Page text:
3. On 20.1.1995, a further sum of Rs.15,000/- had been paid by the petitioner and the period for performance had been extended till 19.1.1999, by making the necessary endorsement. The petitioner has also stated that he is in possession of the suit property. However, the respondents 2 to 5 were evasive and not inclined to execute the sale deed. They had also threatened the petitioner asking him to vacate the suit property. In such circumstances, the petitioner has filed the suit, in O.S.No.635 of 2001, on the file of the Subordinate Court, Namakkal, praying for a decree for specific performance.
4. While so the first respondent herein had filed an interlocutory application, in I.A.No.113 of 2003, in the suit, in O.S.No.635 of 2001, praying that the trial Court may be pleased to implead him, as the 5th defendant in the said suit, stating that he had purchased the suit property from a third party. Even though the petitioner had resisted the said application by raising various grounds, the trial Court, by its order, dated 31.10.2008, had allowed the interlocutory application filed by the first respondent. The petitioner has filed the present civil revision petition before this Court, challenging the order of the learned Subordinate Judge, Namakkal, dated 31.10.2008, made in I.A.No.113 of 2003.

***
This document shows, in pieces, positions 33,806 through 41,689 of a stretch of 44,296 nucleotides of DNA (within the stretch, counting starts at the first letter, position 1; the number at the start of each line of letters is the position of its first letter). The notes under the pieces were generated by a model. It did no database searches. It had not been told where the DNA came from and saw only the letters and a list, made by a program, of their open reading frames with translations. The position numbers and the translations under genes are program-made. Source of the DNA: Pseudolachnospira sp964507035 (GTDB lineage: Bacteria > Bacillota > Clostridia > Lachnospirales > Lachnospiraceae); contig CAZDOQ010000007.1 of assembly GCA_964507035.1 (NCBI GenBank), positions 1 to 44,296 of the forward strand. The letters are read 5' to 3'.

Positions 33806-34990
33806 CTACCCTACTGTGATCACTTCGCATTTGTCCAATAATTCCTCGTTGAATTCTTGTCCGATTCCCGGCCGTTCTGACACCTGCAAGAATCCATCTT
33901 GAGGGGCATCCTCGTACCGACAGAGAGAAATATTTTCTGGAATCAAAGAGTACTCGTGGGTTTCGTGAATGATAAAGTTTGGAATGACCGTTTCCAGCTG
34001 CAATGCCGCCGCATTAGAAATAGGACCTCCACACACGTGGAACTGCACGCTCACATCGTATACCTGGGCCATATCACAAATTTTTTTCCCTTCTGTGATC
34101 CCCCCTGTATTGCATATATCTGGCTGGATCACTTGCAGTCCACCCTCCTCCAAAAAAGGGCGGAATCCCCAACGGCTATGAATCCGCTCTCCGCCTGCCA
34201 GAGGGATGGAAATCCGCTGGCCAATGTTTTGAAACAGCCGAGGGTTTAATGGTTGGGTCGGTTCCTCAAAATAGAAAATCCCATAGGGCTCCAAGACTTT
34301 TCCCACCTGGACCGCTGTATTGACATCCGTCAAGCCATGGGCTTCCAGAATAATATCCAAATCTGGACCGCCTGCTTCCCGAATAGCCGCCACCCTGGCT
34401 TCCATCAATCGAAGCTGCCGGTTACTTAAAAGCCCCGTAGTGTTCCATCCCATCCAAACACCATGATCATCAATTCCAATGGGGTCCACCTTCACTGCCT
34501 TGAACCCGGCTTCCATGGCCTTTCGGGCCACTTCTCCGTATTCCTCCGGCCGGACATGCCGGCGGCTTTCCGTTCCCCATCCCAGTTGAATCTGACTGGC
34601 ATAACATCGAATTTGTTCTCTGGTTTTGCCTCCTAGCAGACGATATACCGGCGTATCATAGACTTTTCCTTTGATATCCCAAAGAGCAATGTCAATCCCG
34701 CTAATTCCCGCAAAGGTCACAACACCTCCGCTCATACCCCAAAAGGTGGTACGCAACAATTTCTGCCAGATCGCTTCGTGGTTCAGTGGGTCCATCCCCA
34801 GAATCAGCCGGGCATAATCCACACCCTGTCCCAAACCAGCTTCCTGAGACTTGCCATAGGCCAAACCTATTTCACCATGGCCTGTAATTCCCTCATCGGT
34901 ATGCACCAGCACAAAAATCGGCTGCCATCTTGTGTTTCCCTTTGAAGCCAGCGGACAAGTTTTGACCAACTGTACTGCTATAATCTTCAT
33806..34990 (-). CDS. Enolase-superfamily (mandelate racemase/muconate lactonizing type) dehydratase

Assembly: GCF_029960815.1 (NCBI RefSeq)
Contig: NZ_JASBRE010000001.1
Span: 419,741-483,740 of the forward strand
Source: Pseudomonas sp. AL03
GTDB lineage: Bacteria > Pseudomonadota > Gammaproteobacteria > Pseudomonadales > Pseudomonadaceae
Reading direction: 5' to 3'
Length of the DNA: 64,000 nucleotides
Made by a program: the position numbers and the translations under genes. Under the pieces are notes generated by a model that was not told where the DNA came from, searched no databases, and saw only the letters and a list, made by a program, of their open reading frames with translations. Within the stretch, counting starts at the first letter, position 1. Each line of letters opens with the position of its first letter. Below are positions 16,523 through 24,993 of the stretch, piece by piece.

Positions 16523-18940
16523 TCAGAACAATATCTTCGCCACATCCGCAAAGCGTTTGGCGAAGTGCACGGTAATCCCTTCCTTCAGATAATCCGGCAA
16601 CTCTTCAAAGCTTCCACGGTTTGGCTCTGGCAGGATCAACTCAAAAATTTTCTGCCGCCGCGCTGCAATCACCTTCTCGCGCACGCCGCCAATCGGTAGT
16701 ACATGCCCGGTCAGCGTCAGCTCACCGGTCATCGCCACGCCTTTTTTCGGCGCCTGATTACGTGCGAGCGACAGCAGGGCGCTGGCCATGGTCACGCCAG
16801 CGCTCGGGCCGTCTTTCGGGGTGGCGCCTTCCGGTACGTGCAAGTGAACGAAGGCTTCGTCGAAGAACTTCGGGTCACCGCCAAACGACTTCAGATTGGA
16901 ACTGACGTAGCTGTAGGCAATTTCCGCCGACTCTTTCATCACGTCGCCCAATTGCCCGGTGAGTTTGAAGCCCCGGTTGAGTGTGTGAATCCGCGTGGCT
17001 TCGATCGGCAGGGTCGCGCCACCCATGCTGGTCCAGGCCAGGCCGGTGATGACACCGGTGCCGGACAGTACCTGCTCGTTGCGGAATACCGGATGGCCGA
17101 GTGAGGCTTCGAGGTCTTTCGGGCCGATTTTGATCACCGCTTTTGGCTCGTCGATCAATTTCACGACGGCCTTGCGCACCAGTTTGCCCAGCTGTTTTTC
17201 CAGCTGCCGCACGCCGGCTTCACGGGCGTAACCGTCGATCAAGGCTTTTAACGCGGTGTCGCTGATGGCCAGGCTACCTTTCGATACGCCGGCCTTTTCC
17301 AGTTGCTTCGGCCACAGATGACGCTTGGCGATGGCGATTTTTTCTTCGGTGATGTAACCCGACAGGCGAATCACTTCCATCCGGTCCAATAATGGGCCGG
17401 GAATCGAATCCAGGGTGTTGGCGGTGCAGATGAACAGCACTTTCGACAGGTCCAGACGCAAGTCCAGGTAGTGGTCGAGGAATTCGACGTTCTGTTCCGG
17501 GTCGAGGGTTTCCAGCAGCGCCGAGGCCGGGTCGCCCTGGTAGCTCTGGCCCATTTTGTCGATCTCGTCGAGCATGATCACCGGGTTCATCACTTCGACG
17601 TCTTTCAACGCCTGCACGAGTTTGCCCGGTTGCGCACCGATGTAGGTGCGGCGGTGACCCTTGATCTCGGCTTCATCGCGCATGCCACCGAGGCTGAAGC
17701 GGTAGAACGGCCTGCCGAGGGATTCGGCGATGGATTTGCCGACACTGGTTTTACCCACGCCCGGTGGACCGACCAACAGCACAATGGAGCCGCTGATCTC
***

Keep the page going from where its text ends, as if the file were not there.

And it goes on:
5. The learned counsel appearing on behalf of the petitioner had stated that the order of the learned Subordinate Judge, dated 31.10.2008, to implead the first respondent, as the fifth defendant in the suit, in O.S.No.635 of 2001, is patently erroneous and manifestly unjust. The learned Judge had failed to note that a third party to the sale agreement is not entitled to be impleaded, as a party to the suit for specific performance filed for enforcing the agreement for sale. The learned Judge had failed to see that the presence of the first respondent is not necessary for the disposal of the suit claim, especially, when no relief is being claimed against the said third party.
6. The learned counsel appearing on behalf of the petitioner had relied on the following decisions in support of his contentions:
6.1. In Anil Kumar Singh V. Shivnath Mishra @ Gadasa Guru (1995 AIR SCW 1782), the Supreme Court had held as follows: